If you have an extra $5 in your pocket you might be able to buy a 12-ton piece of Gettysburg history. Only thing is, you'll probably have to drop another $100,000 or more to refurbish and display the beloved but beleaguered tourist display. The Electric Map is currently up for auction through General Service Administration, an online auction site for federal property, according to an email from National Park Service spokeswoman Katie Lawhon.
As of Saturday evening, no one had placed the opening bid of $5. The map - nearly destroyed because it contains asbestos but saved for auction after an outcry from preservationists - was put up for bid last Friday, according to the Park Service. The Gettysburg Electric Map, which dates from the 1960s, is currently up for auction online after approval of a waiver that kept it from being destroyed because of its asbestos content. Online listing indicates a seven-day auction, with the bidding to close Friday.
Brendan Synnamon, president of the Gettysburg Battlefield Preservation Association, said Saturday afternoon he didn't know the map was up for auction. Synnamon was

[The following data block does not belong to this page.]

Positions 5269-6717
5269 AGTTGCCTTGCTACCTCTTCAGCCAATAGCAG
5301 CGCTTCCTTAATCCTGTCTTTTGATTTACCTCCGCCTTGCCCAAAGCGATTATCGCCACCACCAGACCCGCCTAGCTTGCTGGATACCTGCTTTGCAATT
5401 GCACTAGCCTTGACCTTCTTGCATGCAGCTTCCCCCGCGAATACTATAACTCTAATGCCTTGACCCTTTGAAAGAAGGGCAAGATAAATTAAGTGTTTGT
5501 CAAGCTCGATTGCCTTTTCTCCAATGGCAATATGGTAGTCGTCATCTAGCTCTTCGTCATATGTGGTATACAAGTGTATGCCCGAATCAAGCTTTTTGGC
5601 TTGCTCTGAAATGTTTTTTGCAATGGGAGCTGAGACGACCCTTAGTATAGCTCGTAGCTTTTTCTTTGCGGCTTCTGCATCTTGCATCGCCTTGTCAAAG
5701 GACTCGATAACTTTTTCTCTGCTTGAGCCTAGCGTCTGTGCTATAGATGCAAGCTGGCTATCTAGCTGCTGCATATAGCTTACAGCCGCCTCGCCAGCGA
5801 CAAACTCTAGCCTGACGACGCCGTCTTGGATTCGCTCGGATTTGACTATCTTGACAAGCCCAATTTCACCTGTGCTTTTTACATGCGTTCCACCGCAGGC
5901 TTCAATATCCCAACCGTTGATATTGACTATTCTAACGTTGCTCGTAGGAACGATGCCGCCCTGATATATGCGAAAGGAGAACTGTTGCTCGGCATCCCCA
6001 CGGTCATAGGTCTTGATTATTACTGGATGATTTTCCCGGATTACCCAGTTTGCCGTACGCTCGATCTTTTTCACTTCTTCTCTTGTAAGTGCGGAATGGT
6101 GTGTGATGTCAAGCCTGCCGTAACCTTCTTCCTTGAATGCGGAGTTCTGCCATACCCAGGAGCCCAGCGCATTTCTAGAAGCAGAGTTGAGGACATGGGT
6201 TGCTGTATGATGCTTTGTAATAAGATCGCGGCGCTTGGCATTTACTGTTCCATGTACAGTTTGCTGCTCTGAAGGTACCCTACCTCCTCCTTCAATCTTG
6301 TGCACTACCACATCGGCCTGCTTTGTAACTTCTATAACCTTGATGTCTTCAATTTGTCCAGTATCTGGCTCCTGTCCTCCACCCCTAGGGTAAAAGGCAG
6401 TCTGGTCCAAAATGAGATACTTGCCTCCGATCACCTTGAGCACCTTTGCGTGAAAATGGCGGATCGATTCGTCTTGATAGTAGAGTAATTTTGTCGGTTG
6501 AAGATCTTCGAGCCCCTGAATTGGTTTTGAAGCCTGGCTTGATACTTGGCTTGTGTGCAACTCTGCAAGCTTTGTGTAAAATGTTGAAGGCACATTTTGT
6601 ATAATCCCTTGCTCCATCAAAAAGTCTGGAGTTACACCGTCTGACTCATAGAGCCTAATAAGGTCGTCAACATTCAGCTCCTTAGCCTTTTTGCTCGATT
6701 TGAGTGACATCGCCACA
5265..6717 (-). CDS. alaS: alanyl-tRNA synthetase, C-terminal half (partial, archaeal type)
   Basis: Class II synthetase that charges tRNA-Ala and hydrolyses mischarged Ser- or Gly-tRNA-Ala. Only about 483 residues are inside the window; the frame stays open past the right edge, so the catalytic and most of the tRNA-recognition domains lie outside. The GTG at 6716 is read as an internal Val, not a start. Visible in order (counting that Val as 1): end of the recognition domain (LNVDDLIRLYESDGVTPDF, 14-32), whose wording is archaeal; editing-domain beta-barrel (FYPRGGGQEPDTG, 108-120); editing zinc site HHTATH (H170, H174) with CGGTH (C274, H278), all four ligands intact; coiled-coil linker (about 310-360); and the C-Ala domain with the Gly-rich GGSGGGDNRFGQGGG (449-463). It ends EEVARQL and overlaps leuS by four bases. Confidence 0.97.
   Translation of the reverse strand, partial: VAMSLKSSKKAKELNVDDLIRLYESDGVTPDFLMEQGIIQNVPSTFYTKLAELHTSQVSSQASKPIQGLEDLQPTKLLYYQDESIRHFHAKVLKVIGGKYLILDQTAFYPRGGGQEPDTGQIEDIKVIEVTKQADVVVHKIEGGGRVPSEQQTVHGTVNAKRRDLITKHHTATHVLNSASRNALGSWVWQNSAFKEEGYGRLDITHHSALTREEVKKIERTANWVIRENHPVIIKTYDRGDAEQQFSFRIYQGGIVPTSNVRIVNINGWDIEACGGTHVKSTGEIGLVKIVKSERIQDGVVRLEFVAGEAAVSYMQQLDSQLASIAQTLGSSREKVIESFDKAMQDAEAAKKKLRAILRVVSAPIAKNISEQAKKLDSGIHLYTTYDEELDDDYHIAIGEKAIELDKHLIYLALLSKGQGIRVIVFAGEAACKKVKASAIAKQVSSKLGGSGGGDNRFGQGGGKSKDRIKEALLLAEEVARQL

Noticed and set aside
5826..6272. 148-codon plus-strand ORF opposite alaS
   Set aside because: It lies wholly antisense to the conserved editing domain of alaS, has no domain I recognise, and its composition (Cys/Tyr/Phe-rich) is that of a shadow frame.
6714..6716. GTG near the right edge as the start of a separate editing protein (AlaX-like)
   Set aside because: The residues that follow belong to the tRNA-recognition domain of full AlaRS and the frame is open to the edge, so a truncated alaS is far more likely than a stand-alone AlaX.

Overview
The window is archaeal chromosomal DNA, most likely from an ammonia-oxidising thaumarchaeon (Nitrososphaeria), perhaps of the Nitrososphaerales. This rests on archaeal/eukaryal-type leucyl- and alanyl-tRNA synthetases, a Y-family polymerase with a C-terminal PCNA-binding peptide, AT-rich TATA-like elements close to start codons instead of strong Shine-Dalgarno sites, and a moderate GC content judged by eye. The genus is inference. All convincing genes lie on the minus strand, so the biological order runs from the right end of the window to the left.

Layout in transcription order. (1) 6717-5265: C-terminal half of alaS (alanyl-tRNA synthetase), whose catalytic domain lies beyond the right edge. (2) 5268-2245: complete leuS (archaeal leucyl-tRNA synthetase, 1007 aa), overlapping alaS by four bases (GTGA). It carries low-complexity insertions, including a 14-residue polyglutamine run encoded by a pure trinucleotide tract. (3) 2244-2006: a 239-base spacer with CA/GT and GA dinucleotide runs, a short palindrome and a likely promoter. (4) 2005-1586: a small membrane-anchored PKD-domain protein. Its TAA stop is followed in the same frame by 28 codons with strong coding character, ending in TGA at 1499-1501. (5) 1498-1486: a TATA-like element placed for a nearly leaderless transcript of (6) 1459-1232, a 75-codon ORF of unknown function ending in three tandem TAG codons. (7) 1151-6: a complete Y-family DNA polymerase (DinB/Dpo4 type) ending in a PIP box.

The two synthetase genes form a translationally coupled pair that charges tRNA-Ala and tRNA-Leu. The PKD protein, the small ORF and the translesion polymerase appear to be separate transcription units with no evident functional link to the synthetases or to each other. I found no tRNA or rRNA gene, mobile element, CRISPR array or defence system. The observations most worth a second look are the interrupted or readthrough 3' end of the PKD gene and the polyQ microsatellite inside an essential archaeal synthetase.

among those pushing to save the map, which was added to the old visitor center in 1963 but contains about 3 percent friable asbestos in its plaster surface.
Synnamon said likely the group would be unable to organize the funds this week to buy the map, but added the group would help another potential bidder if possible. The Electric Map likely won't bring a high price at auction, he said, but added the associated costs of transportation and storage could be considerable. The Park Service has not disclosed where the Electric Map is being stored, but has said the 29-foot square map was cut into quarters and placed into four large shipping containers. Images that accompany the online auction listing show such containers.
Synnamon said his group hopes to be a part of restoring the map, and perhaps updating it with new technology. Old electronics could be replaced, he said, and the miles of wire that made the map work could be simulated with LED and other devices. The map used hundreds of miniature light bulbs to depict troop movements during the Battle of Gettysburg. It was added as part of the commemoration for the 100th anniversary of the battle. In June the Park Service announced federal authorities approved a waiver request allowing it to be auctioned instead of destroyed. Synnamon said the important thing is that it's saved as a teaching tool for another generation. That's a process that could cost $100,000 or more, he estimated. But it would also bring back a unique piece of local history. "You'd be the only kid on your block to have one," he said. "That's for sure."
Text and Image Source: The Evening Sun, September 08, 2012
Second Image Source and Link to GSA Auction